Reviewed: December 18, 2002
Type: Force Feedback Gamepad
You may or may not have heard of Xsonic Hi-Tech. I’ve been working with PC’s and video games for over 20 years and until last month I had never heard of them. This Taiwan based manufacturer specializes in PC components such as motherboards, video cards, optical storage devices and accessories for PDA and notebooks. Now they have set their sights on the home video game market with their new line of Quick-Retract Joypads.
The concept for this device has long been a dream of mine. In the game testing area here at GCM we have no less than five consoles all funneled into a single TV via a switchbox. Three of these consoles support four controllers, all of which are plugged in. That’s 16 controllers for those of you who forgot your pocket calculators. The resulting tangle of cords is a total mess and often requires several minutes of pre-gaming untangling before we can even play a game.
Options are limited when it comes to eliminating this problem from which many owners of multiple gaming systems suffer. You can either go with the cordless controllers, which cost significantly more money, and either requires frequent battery changes or lengthy sessions on a recharge pedestal, or you can be a responsible gamer and neatly coil up your controller cable after each gaming sessions – yeah right.
Xsonic Hi-Tech has solved this problem with a design that is so simple I’m surprised somebody hasn’t figured it out before now. This is the kind of creative genius you might stumble across if you watch those late night infomercials long enough.
Quick-Retract Joypad Features:
The tension in the retractor is very high, which means you will have to hang on to the housing with one hand while you pull out the cord. If you simply pick up the controller and walk toward the sofa you will unplug the entire thing from the console in the process. Likewise, the retract mechanism doesn’t have the torque required to drag the gamepad across the floor so you will need to help feed the cable back into the housing. It is only a minor inconvenience and still certainly faster than coiling 8-feet of cable manually.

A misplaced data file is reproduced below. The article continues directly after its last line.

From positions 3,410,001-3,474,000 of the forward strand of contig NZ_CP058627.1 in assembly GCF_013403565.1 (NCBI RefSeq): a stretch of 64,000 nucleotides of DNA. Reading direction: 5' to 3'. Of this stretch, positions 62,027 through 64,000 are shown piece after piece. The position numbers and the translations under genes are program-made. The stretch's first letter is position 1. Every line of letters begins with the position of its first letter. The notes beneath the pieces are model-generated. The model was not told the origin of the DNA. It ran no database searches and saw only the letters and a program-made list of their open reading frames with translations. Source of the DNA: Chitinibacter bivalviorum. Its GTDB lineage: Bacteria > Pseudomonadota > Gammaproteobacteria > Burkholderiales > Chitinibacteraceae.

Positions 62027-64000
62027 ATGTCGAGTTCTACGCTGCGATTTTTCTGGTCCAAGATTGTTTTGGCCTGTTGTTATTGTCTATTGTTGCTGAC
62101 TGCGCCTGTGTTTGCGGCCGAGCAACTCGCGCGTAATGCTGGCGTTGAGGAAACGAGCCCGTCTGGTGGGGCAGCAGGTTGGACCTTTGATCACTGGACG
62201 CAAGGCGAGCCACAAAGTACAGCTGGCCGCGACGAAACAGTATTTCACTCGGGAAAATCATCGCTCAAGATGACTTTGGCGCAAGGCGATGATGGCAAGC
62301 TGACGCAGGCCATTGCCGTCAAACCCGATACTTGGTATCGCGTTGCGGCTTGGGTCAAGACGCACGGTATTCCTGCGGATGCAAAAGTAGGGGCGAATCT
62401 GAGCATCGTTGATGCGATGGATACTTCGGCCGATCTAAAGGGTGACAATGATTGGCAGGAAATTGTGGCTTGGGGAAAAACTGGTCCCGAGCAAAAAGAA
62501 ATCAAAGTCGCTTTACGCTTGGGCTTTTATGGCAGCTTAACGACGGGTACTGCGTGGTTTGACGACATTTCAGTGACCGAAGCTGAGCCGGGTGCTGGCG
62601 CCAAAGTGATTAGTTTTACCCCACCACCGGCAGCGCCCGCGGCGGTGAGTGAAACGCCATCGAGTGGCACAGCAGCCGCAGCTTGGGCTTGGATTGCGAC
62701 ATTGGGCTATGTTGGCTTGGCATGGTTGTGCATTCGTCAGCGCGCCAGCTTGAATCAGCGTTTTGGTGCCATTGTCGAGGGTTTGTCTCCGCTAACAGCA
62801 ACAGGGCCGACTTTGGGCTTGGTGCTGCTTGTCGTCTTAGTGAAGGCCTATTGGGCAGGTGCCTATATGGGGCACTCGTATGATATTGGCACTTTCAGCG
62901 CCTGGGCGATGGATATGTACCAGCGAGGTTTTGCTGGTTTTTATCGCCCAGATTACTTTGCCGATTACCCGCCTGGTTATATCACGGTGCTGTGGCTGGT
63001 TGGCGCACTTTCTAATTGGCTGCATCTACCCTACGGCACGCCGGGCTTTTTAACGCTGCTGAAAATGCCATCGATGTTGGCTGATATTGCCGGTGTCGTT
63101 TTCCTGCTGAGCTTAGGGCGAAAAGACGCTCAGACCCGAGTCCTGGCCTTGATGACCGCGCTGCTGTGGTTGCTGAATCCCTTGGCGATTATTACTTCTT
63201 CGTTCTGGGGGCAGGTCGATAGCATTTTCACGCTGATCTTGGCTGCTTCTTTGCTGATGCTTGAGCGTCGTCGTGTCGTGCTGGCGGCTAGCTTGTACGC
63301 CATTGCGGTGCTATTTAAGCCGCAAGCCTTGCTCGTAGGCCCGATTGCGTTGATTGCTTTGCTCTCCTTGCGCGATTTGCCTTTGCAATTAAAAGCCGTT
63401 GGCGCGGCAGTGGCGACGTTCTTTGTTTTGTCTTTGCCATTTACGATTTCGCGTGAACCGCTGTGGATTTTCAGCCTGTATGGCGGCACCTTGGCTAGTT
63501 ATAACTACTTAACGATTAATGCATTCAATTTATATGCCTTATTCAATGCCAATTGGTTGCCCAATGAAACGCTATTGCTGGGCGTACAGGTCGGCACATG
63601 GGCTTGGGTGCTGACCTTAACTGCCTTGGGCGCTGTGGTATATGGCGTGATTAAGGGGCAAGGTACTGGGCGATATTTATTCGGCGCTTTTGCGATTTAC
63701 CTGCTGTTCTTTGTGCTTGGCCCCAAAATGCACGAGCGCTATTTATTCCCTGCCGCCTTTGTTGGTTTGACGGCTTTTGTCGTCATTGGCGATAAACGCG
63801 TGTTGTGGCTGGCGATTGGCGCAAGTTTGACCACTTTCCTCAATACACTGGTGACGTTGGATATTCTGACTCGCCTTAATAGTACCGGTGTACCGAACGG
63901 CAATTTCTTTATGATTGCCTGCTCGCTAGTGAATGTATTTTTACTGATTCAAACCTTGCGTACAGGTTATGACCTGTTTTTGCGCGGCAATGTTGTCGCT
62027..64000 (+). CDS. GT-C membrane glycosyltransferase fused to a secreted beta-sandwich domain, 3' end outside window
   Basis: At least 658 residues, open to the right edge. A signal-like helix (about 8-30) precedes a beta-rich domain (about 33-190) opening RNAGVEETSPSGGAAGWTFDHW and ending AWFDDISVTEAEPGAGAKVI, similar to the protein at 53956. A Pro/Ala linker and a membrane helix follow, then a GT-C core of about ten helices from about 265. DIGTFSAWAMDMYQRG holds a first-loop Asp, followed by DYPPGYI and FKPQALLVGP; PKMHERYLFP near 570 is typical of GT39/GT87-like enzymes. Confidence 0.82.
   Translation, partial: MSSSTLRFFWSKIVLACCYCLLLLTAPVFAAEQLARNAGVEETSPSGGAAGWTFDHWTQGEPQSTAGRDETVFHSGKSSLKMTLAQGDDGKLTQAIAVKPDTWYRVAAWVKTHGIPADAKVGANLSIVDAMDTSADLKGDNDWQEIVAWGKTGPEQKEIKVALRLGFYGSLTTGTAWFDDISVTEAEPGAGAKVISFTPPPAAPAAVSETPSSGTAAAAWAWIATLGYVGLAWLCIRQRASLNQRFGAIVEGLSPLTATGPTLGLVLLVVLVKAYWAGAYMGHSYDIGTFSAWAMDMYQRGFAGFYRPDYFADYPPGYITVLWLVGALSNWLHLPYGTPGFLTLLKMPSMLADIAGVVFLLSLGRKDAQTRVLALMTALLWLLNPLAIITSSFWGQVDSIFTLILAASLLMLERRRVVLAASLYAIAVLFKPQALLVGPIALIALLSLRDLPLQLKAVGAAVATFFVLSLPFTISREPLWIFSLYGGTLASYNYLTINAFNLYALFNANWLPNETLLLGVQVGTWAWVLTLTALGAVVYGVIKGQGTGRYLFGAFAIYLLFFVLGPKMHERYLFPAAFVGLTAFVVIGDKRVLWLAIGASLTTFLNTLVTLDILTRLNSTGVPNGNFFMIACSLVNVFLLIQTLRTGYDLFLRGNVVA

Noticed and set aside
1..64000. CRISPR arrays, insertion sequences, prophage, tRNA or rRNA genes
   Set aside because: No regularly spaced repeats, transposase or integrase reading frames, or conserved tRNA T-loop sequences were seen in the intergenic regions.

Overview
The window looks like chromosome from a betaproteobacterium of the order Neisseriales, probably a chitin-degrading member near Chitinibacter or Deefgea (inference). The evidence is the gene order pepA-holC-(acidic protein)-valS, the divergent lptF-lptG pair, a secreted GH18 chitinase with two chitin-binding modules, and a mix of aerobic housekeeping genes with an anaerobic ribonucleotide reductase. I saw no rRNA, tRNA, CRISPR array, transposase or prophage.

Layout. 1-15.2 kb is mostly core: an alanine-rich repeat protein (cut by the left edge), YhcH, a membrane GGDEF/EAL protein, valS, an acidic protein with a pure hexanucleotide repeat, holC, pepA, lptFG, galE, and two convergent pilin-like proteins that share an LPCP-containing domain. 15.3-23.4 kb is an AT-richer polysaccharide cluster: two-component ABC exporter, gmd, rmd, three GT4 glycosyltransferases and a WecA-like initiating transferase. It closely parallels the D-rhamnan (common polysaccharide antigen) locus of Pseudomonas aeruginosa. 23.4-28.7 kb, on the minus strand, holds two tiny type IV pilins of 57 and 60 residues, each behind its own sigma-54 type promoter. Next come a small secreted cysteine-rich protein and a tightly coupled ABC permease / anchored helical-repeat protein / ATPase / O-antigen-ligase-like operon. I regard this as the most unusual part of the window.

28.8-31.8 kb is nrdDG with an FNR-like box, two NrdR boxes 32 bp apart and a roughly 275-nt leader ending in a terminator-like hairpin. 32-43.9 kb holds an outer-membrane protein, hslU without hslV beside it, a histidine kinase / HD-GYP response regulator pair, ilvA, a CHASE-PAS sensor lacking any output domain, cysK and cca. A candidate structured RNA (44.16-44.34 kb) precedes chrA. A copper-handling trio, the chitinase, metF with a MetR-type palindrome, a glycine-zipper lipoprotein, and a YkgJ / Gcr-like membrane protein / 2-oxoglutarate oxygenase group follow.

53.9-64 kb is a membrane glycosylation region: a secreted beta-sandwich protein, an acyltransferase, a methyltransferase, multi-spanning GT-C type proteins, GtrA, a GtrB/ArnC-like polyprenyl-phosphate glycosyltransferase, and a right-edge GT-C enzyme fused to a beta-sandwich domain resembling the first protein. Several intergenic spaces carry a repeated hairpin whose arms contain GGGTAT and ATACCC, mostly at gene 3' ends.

Since the retractable device only works with the Xsonic controller you are going to have to decide if the novelty of an auto-coiling cable is worth giving up you favorite controller. For me, this was a major obstacle because I have long grown accustomed to the MadCatz line of controllers for all of my systems and change is never good. Regardless, I sat down and took this gamepad through the paces with a variety of games including action, adventure, platform, and simulation.
The PlayStation 2 controller is molded from smooth plastic with no texture or ribbed grips. This immediately created the “sweaty palms” syndrome if I played for any length of time. The size and overall shape of the controller is nothing like any other controller I have seen for the PS2. The entire design looks like something you might find on Batman's utility belt.
The unique shape of the controller makes it one of the most comfortable gamepad to hold, but when you have to start using it the design falls apart. The stick placement and D-Pad are identical to any other controller and the 4-button cluster is in perfect place for your thumb to get easy access, but the four shoulder buttons are now in a location that is very awkward. If the PS2 only had two buttons you could easily reach them with your index fingers but to be able to use all four at once requires an unstable grip on the rest of the gamepad.
To make matters worse the Start and Select buttons are right next to each other, designed to look like a single button split in half, so if you have large or adult-sized thumbs you will find yourself hitting the wrong (or both) buttons at the same time. Where the Start and Select buttons should have gone you will now find the Turbo, Slow, and Clear buttons. The gamepad has a powerful rumble feature that generates some of the strongest effects of any PS2 controller I have tested.
There are several things to consider when deciding if the Quick-Retract Joypad is right for you. The design for this gamepad is just "too different" for many gamers, and you will probably find it much too difficult to adapt to the new trigger locations which is a shame because this is easily the most comfortable PS2 gamepad you will hold in your hands. The convenience of the retractable cable is a great idea, but the awkward gamepad design negates any benefits you get from not having to clean-up your own cables.
The Quick-Retract Joypad is still being finalized for retail release. If you are interested in obtaining one of these new retractable controllers keep checking the Xsonic website for details on pricing and places to find yours.